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March 29, 2017

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About the Passe Compose, could I get a few notes on that please. I would also like notes on the Terminology.

  • FRENCH - ,

    I'm not too sure what you mean about "notes on the Terminology." IF the question is about the name "passé composé" it is one of two past tenses in telling a story. The other tense is "l'imparfait."

    The passé composé is composed of either the auxiliary/helping verb avoir or être in the Present Tense plus the past participle. The endings of the past participle of regular verbs are "é" for -er verbs, "i" for -ir verbs and "u" for -re verbs. There are, however, irregular verbs and I'll be happy to give you a list when you are ready for that. (parler = parlé / finir = fini / répondre = répondu)

    Sixteen verbs are conjugated with être and when you are ready, I'll give you a list. Essentially they are verbs of "coming and going" and when you study l'imparfait, no doubt you will meet "Dr & Mrs Vandertramp" plus "The House of être."

    The purpose of the passé composé is for an ACTION that has both a beginning and an end. Picture a series of snapshots = / / / / / He woke up, he got up, he got washed, etc. The usual English translation could be 2 things: a) he DID get up, b) he GOT up.

    L'imparfait is the easiest tense because to form both regular and many irregular verbs, it is the "nous" stem plus the endings: -ais, -ais, -ait, -ions, -iez, -aient. (boire = buvons = je buvais) What surprises many students is that the verbs that end in -ions in the Present Indicative (étudions) have forms ending in -iions and -iiez in the Imperfect for nous and vous.

    Now I want you to picture a movie camera grinding away: ~ ~ ~ ~ ~ ~ because the purpose of the l'imparfait is for ONGOING action. Obviously it had a beginning, but as far as you know, it may never have an ending, because we are focusing on the MIDDLE of the event. The usual translation is one of 3 things in English: a) he WAS gettING up, b) he USED TO get up (repeated action over and over) and c) he GOT up. Note that the 3rd meaning is just like the 2nd in the passé composé. That means that you have to set the scene, or paint the backdrop with l'imparfait and then shake it up with the action and the passé composé.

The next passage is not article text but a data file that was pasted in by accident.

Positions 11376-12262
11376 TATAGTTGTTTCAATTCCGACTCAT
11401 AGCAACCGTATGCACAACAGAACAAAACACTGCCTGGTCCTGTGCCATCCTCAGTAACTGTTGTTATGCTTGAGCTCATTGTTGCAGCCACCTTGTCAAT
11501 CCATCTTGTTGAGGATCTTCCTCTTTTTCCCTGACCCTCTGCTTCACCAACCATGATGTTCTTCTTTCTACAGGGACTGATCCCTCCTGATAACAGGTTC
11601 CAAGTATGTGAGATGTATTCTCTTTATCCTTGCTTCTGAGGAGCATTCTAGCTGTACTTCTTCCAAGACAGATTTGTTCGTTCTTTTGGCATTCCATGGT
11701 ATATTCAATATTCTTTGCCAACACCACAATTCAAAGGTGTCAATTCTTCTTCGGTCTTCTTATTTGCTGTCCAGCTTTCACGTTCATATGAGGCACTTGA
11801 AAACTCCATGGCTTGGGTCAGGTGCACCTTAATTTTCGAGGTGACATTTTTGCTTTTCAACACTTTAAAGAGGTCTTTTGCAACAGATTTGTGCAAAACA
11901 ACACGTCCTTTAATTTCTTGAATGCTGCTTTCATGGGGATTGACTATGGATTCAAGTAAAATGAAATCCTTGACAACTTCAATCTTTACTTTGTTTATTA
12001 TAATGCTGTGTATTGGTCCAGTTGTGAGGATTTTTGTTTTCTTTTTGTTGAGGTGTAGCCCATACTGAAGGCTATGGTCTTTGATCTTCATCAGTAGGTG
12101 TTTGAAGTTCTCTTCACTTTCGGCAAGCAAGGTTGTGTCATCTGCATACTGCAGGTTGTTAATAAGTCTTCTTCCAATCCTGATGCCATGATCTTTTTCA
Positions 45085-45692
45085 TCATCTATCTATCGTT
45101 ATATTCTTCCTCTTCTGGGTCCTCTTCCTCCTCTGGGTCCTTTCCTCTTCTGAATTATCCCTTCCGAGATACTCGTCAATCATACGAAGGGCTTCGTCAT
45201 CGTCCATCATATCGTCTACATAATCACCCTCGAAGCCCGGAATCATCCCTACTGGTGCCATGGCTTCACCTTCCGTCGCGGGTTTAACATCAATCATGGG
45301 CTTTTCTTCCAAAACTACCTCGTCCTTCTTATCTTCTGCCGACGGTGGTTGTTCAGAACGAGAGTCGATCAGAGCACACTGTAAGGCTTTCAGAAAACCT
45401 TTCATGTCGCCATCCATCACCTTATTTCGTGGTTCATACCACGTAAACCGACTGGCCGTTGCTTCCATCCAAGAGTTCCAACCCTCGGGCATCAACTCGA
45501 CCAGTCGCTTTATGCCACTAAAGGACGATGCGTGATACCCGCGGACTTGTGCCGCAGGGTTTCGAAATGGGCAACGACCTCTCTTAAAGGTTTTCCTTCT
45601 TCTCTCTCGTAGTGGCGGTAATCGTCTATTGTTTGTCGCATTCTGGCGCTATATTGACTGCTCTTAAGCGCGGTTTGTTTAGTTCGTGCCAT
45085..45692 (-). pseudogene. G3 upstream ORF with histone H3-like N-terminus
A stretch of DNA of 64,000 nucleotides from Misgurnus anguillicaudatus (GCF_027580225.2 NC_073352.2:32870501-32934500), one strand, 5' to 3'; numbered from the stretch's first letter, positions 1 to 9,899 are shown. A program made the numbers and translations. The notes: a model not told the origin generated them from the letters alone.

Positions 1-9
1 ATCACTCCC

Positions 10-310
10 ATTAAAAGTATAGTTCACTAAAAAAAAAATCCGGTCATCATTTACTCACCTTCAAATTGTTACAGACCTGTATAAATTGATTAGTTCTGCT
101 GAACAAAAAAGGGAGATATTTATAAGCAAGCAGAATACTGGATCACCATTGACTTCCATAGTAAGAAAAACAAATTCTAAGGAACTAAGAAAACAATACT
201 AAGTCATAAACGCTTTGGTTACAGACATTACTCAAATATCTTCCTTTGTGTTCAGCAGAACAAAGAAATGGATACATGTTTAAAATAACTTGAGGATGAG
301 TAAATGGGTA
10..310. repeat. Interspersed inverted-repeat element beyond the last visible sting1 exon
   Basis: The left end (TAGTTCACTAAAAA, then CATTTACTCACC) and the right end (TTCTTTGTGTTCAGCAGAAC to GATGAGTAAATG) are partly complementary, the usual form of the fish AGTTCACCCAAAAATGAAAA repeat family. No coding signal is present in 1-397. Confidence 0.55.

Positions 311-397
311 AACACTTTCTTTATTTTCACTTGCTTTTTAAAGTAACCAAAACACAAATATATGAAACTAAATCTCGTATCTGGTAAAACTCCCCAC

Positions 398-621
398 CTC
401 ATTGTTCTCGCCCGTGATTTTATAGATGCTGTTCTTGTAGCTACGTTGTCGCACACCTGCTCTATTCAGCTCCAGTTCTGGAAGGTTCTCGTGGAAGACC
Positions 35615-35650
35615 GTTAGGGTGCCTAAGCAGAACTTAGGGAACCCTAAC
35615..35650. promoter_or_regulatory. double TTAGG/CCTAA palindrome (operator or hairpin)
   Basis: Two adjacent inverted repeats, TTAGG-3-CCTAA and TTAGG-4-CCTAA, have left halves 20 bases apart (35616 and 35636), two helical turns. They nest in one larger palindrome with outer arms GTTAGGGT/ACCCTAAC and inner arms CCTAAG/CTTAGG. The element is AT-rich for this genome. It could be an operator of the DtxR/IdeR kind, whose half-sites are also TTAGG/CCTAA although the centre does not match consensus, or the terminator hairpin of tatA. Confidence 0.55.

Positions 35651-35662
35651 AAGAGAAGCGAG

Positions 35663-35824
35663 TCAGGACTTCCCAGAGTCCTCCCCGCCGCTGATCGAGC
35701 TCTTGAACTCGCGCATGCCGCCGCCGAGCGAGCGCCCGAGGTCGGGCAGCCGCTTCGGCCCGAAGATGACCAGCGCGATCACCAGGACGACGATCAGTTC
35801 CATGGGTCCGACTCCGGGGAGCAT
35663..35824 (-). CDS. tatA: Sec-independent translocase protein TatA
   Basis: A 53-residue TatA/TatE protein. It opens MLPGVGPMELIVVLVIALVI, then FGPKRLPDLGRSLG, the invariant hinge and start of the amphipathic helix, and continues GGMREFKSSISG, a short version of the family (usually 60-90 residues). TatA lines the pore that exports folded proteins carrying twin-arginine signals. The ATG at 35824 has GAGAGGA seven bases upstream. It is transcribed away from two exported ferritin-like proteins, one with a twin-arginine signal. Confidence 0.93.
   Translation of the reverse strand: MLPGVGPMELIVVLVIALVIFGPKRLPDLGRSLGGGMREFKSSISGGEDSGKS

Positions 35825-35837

I'll stop here because it may be more information than you need or want just now.

    If this did not cover what you wanted, please repost.

    Sra (aka Mme)

  • FRENCH - ,

    Thanks very much for the notes=)

    By Terminology I meant, whats an infinitive, an auxiliary, and past participle.

  • FRENCH - ,

    Infinitive = The simple or basic form of the verb.
    Ex travailler (to work) , partir (to go)

    There are two auxiliary verbs in French: avoir (to have) and être (to be), used to conjugate compound tenses.
    Ex = J’ai travaillé, je suis parti



    The past participle, called le participe passé in French, is very similar in French and English. The French past participle usually ends in -é, -i, or -u, while its English equivalent usually ends in -ed or -en. The past participle has three main uses in French:

    1. With an auxiliary verb, the past participle forms compound tenses such as the passé composé:

    J'ai travaillé hier.
    I worked yesterday.

    Il est arrivé à midi.
    He arrived at noon.


    2. With être, the past participle is used to conjugate the French passive voice.

    Le ménage est fait tous les jours.
    The housework is done every day.

    Ce film sera suivi d'une discussion.
    This movie will be followed by a discussion.


    3. Standing alone or with être, the French past participle may be an adjective. Note that in some instances, the participe passé must be translated by the English present participle.

    Fatigué, je suis rentré à minuit.
    Tired, I went home at midnight

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